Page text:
Oh, the random relics that land on the kitchen table at the Perfect Duluth Day Headquarters. We’ve also scanned all 15 interior pages of this issue of Lincoln Park School’s fancy old newsletter, which appear below, but take heed in the warning that it’s pretty dry stuff in general — everything from mazes and recipes to the school lunch menu. One thing of note is page 2, which is a ridiculously long list of items in the lost and found.
The above image landed in my inbox this morning with the following question from a fellow named Ben: “Any idea what this is? It’s on West Superior Street at 17th Avenue West. There’s nothing on it or attached to it.”
Well, it just so happens I have a pretty good idea what it is.
This advertisement is from The Directory of Licensed Stationary Engineers of the State of Ohio, 1903, published by the Engineers Directory Co. of Columbus, Ohio. It highlights the features of the Duluth Stoker, a mechanical stoker designed for use on steamships.
Left: Vince Neil of Mötley Crüe performing at the Duluth Arena on Nov. 5, 1985; photo by Bob King for the Duluth News-Tribune & Herald. Right: Clipping from Nov. 22, 1985.
Oh, the profanity! Mötley Crüe got Duluth-area principals’ undies in a bunch back in 1985. Attempts to ban the Los Angeles-based glam metal band went nowhere. Mötley Crüe returned to Duluth for two more concerts, one in 1990 and another in 1998.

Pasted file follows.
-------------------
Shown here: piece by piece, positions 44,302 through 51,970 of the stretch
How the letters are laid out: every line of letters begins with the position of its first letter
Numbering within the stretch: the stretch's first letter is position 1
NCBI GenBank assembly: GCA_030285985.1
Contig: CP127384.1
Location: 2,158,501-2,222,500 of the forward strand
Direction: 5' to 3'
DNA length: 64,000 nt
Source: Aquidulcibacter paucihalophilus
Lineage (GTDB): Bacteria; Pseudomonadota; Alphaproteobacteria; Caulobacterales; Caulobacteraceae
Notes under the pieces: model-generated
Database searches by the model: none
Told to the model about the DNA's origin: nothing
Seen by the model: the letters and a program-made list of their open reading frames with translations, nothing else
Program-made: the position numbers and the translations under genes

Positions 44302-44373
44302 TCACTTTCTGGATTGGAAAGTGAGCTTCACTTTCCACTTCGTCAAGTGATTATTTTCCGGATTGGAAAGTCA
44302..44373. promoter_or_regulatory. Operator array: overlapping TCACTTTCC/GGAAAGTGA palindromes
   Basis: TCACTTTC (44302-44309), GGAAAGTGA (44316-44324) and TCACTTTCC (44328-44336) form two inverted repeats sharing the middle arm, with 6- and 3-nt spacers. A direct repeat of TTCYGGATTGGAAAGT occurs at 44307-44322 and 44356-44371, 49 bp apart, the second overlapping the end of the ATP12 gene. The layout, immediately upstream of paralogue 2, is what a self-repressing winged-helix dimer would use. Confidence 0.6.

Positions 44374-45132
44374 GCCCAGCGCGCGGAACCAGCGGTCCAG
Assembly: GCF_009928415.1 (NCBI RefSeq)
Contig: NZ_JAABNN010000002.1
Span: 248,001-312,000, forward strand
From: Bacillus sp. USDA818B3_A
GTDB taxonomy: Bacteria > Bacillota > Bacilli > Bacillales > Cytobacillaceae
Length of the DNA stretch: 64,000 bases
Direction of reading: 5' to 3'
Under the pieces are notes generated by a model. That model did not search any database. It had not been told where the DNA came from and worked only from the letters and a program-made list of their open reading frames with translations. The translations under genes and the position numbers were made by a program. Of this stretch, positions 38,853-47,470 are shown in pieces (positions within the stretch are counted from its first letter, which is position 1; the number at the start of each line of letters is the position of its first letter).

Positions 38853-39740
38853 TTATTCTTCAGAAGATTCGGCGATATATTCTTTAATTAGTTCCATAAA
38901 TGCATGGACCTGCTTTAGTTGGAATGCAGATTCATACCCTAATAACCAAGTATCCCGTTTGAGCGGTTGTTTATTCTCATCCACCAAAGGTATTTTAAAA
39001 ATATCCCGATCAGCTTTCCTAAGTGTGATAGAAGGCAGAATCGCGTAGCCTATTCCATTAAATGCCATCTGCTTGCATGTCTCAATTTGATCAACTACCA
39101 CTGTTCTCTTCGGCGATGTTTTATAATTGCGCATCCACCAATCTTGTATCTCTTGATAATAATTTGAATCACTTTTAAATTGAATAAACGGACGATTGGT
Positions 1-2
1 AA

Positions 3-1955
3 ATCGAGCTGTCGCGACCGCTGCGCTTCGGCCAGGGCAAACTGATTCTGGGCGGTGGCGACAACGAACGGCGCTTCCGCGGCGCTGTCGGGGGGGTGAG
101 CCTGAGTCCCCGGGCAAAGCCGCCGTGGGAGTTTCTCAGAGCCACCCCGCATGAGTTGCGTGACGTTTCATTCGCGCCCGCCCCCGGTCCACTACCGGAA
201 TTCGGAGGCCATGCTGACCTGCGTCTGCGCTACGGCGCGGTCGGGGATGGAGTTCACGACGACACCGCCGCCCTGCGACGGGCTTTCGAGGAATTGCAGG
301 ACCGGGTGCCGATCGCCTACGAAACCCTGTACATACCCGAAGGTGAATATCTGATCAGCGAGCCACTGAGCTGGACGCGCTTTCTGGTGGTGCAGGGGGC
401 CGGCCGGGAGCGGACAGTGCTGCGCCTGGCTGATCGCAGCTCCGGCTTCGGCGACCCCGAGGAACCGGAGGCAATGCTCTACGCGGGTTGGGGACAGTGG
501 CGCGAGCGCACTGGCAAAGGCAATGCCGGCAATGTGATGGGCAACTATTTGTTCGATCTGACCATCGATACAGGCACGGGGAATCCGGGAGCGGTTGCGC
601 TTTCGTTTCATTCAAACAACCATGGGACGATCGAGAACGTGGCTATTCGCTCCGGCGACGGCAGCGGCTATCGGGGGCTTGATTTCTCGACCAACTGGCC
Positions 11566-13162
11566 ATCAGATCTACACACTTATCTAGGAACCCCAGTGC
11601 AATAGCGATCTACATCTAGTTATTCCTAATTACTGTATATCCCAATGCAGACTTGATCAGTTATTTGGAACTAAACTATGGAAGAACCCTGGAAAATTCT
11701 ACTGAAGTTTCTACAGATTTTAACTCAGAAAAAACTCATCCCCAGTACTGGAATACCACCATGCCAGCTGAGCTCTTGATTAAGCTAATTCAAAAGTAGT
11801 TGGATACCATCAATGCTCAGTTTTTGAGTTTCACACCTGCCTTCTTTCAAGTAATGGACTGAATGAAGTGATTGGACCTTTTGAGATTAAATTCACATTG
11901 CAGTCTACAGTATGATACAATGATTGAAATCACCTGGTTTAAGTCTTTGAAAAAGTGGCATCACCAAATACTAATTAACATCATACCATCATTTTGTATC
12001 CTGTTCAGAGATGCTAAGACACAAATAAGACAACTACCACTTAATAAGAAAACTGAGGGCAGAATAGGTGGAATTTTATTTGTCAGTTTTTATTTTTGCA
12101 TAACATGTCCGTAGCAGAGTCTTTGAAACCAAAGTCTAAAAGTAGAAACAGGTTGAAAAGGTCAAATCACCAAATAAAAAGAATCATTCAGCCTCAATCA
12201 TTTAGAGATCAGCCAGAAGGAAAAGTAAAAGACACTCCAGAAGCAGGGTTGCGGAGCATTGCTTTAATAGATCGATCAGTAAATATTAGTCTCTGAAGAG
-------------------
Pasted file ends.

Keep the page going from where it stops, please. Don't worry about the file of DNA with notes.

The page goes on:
Fairmount School at 6715 Redruth St. has served as an apartment building since 1981, but it once bustled with West Duluth kids willing to learn a few things in between cramming gum under their desks and creating general mischief.
The photos collected here are from a few different sources, but most of them were posted to the West Duluth Memories Facebook group by various people. They appear on Perfect Duluth Day today for one reason: Scroll down to the 1957 photo of the third grade class and note the date appears on the blackboard: Feb. 13, 1957 — 60 years ago today.
Writing about hiking the full 300+ miles of the Superior Hiking Trail hasn’t quite taken as long as hiking it, but it’s gone on long enough. At sixteen years and thirteen chapters, the story now concludes.
I had just a dozen miles left to go in 2015, which were divided into four slightly quirky hikes.
The first was a 1.8-mile section from Triangle Trail to Oak Trail near Jay Cooke State Park. Some of it I had probably already covered a few years earlier, I just wasn’t quite certain. So I embarked on a “van-bike-hike” adventure to make sure any possible gap there was covered. This involved driving to the Jay Cooke Visitor Center, unloading a bike, cycling the Munger Trail to bypass parts of the SHT I’d already done, ditching my bike at the Greely/Triangle trail intersection, completing the short hike, and cycling back.
You’ll have to trust me when I say that was fun. The description makes it sound like I was running a complicated errand. The thing is, being obsessive and task-oriented can be a method for forcing one’s self into situations that can be a bit more out of the ordinary. So, compared to hiking the trail behind my house for the 17,000th time, the van-bike-hike was a memorable event.